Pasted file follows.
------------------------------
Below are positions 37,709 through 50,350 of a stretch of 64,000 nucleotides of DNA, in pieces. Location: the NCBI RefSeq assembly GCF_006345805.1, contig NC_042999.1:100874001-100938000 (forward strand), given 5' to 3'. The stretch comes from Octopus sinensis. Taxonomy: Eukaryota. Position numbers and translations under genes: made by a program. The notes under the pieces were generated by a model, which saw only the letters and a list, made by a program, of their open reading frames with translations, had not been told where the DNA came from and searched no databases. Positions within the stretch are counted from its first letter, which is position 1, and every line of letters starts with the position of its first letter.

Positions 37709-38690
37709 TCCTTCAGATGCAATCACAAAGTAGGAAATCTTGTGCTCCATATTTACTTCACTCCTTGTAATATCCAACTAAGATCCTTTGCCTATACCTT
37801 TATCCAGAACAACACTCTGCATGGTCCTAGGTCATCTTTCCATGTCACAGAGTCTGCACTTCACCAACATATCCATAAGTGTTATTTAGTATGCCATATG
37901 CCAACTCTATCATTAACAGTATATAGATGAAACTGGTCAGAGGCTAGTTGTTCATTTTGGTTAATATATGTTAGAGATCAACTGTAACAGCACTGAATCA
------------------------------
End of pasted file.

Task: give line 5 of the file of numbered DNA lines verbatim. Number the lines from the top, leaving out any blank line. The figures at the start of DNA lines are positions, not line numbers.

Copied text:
37901 CCAACTCTATCATTAACAGTATATAGATGAAACTGGTCAGAGGCTAGTTGTTCATTTTGGTTAATATATGTTAGAGATCAACTGTAACAGCACTGAATCA